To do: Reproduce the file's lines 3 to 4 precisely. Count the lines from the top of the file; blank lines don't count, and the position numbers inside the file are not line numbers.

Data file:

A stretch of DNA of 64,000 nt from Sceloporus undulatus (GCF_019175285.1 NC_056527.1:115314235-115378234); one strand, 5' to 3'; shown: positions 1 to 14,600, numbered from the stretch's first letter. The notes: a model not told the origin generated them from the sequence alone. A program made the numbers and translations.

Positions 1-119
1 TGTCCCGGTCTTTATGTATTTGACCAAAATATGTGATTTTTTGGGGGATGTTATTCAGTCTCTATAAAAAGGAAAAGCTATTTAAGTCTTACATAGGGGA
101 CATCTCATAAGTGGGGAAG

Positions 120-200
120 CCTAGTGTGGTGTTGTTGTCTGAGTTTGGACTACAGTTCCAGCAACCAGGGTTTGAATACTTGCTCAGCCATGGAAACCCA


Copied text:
1 TGTCCCGGTCTTTATGTATTTGACCAAAATATGTGATTTTTTGGGGGATGTTATTCAGTCTCTATAAAAAGGAAAAGCTATTTAAGTCTTACATAGGGGA
101 CATCTCATAAGTGGGGAAG